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Art in the Boardroom: International Webinar

The Chairs and Artistic Director/CEOs of Southbank Centre, London and Queensland Performing Arts Complex talk about the board's role in conversations about art.

Monday 5 September, 2011

BoardConnect Limited
Rick Haythornthwaite (Chair) and Jude Kelly (Artistic Director), South Bank Centre, London
Henry Smerdon (Chair) and John Kotzas (Chief Executive), Queensland Performing Arts Centre
David Fishel (Positive Solutions and BoardConnect)

The International Webinar was attended by 19 people from 18 organisations, connected via internet technology, Webex. A recording is available to purchase for $10.00.

David Fishel welcomed participants and set out the structure of the webinar, before introducing the speakers, Jude Kelly and Rick Haythornthwaite first. 

South Bank Centre, London
Jude Kelly presented the perspective of the Artistic Director, whose challenge is on the one hand that:

  • their reason for being is bound up in ‘making art’ – it is deeply vocational and therefore deeply personal
  • this passion and commitment is unusual for board members who are not experienced in the arts
  • the board must have a strong vision for the company but this cannot exist without the strong commitment of the Artistic Director

On the other hand:

  • the Artistic Director cannot be over-invested or proprietorial regarding the vision
  • the vision must be vested in the board to ensure longevity beyond the life of a particular Artistic Director
  • the Artistic Director must work with the board to shape a shared vision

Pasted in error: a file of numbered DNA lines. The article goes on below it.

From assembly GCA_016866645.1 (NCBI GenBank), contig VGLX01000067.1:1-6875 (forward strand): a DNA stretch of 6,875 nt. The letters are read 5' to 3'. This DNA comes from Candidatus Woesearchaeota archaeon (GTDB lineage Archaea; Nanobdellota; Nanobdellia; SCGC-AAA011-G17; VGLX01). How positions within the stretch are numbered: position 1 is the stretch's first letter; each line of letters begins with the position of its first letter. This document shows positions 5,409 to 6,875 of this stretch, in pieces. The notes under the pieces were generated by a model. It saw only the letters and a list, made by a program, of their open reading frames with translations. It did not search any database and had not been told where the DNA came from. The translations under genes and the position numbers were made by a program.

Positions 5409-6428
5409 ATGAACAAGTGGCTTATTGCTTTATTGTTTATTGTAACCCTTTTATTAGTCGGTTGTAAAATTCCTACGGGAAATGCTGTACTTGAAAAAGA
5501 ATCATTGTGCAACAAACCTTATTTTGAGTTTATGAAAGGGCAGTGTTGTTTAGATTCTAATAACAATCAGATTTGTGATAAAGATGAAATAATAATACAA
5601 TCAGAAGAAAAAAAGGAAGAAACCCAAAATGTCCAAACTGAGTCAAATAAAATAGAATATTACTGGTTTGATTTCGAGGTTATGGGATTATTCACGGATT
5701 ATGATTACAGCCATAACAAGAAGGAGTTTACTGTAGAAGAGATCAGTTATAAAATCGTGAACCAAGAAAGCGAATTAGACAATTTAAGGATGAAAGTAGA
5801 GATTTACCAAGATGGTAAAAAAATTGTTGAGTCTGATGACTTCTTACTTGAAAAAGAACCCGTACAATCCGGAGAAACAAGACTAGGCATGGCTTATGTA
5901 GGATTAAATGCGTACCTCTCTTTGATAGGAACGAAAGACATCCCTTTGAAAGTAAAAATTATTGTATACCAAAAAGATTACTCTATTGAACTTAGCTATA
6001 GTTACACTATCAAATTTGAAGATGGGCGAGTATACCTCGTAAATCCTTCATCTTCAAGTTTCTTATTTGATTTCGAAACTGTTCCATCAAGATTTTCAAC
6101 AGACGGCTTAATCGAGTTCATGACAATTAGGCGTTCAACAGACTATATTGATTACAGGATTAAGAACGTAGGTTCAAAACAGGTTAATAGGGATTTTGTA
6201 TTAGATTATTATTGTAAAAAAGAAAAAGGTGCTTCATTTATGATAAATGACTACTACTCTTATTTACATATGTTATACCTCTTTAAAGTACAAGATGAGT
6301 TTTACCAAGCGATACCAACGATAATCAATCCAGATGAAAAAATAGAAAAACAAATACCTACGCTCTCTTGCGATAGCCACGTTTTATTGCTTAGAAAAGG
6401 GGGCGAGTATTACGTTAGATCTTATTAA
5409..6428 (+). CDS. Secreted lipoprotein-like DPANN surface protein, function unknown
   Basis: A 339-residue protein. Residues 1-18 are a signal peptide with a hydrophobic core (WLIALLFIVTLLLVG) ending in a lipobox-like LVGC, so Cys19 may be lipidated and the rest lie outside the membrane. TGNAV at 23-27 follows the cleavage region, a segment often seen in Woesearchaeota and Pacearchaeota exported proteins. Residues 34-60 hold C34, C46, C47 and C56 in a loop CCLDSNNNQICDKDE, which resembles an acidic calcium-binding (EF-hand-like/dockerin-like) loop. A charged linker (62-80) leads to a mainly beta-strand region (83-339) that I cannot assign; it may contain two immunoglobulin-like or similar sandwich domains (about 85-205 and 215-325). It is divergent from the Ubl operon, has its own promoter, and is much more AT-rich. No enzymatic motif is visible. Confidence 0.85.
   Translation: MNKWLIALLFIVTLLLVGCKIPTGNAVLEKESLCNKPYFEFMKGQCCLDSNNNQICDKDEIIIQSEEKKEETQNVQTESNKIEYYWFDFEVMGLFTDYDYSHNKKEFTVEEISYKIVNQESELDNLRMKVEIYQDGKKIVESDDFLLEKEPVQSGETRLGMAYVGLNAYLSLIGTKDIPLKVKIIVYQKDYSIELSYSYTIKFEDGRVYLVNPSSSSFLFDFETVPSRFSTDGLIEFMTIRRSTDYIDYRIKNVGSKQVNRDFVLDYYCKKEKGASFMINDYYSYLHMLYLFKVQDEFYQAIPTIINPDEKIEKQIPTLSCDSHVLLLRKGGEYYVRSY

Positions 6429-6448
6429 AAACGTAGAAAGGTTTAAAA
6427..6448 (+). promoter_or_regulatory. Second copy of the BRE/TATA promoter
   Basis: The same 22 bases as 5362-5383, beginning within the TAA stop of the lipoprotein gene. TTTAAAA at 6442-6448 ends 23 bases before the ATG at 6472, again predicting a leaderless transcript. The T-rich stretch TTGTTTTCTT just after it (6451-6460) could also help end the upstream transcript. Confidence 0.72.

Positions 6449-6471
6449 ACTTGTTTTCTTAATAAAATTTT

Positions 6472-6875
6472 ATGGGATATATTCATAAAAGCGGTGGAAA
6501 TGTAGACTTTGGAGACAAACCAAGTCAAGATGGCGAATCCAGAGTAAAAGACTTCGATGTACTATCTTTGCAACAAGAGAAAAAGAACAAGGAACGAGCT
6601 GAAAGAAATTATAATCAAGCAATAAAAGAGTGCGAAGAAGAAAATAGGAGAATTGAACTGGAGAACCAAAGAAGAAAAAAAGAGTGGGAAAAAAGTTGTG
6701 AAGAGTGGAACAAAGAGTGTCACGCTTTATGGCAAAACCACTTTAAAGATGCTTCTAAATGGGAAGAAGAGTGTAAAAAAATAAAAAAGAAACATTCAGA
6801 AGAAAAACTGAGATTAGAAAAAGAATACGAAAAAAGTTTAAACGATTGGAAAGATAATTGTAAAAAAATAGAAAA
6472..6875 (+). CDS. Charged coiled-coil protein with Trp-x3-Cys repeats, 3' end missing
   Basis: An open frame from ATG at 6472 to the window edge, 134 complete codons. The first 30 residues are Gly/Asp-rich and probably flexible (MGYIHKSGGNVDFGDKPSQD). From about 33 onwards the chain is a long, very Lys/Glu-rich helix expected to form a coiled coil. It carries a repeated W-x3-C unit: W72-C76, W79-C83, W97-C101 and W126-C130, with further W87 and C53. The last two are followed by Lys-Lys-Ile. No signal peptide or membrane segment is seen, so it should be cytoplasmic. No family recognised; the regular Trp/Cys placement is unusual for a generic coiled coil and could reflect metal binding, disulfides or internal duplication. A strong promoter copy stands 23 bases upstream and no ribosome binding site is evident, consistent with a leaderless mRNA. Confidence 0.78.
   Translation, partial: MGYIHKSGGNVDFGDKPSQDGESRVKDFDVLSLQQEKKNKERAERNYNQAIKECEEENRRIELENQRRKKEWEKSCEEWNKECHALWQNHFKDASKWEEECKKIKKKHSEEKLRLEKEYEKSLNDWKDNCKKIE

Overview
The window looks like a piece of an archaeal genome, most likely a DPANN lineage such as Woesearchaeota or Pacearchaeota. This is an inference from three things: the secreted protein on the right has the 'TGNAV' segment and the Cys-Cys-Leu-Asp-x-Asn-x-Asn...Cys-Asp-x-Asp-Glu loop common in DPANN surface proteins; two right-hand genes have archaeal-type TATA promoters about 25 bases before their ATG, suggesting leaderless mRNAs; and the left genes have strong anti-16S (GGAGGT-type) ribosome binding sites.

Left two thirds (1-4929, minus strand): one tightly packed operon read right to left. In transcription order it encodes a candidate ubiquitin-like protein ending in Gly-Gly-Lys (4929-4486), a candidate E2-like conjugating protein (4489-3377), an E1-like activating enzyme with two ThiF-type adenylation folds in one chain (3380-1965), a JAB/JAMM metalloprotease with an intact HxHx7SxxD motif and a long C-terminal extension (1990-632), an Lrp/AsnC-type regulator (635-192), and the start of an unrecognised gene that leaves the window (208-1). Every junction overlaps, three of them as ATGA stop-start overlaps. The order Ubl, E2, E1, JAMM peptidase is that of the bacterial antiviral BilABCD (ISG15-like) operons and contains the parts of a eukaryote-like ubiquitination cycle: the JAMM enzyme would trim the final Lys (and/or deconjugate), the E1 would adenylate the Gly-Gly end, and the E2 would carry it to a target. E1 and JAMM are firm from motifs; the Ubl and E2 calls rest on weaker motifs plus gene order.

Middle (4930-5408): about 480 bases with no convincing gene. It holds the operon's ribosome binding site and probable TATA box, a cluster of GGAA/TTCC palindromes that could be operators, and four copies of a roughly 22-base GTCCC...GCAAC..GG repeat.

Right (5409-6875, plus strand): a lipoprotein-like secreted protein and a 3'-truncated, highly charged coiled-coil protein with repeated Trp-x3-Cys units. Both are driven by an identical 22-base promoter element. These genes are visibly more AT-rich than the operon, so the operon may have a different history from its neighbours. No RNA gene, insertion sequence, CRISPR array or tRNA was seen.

What the Artistic Director needs from the Chair is a matched investment in the direction the company is trying to take.  The vision exists in a space that they share and they can then articulate that vision for others.  The relationship will not work if the Artistic Director is caricatured as only having marvellous ‘flights of fancy’ but the Chair constantly holds her/his feet on the ground.  Both Chair and Artistic Director need to be excited by the imagined possibilities and share the debate about how to make the vision practical, but they must not cross into the areas of the other’s responsibility.

Question: A high level of trust is essential between Artistic Director and Chair: how can you build that trust, especially when the Chair comes in after the Artistic Director is appointed?

Jude: That situation is similar to an arranged marriage.  The love (trust) has to be assumed as a matter of course, in the belief that it will develop as a reality over time.  The Artistic Director is responsible for setting out the vision, while the Chair has the responsibility of working with the Artistic Director to hone in on the strategy to make that vision possible.  This then frees the Artistic Director to be very expansive.

Winning trust entails spending time with each other and enjoying each other’s complementary skills.  The Artistic Director can sometimes feel as though she/he is in a constant audition with the Chair, and thus try to “be” everything.  It’s important for the Artistic Director to recognise and appreciate the fact that the Chair provides something that the Artistic Director doesn’t have.

Rick: As Chair, he had to build trust between himself, the Artistic Director and the board.  When he took on the role of Chair of the South Bank Centre, there was an urgent need for trust – it was assumed to be there, but it was conditional.  There were some “no go” areas and establishing the basis of the relationship involved each being absolutely truthful with the other.  Each made promises to the other on the areas that they would deal with.

As Chair, he had to sort out:

  • How much trust could he ask of the board on behalf of the Artistic Director?  Do they understand the strategic context for what she is doing?
  • Keeping in mind the standing of the organisation with stakeholders, how far could the boundaries be pushed (in terms of direction)?
  • Within the board, what is the reservoir of trust in the standing of the Artistic Director?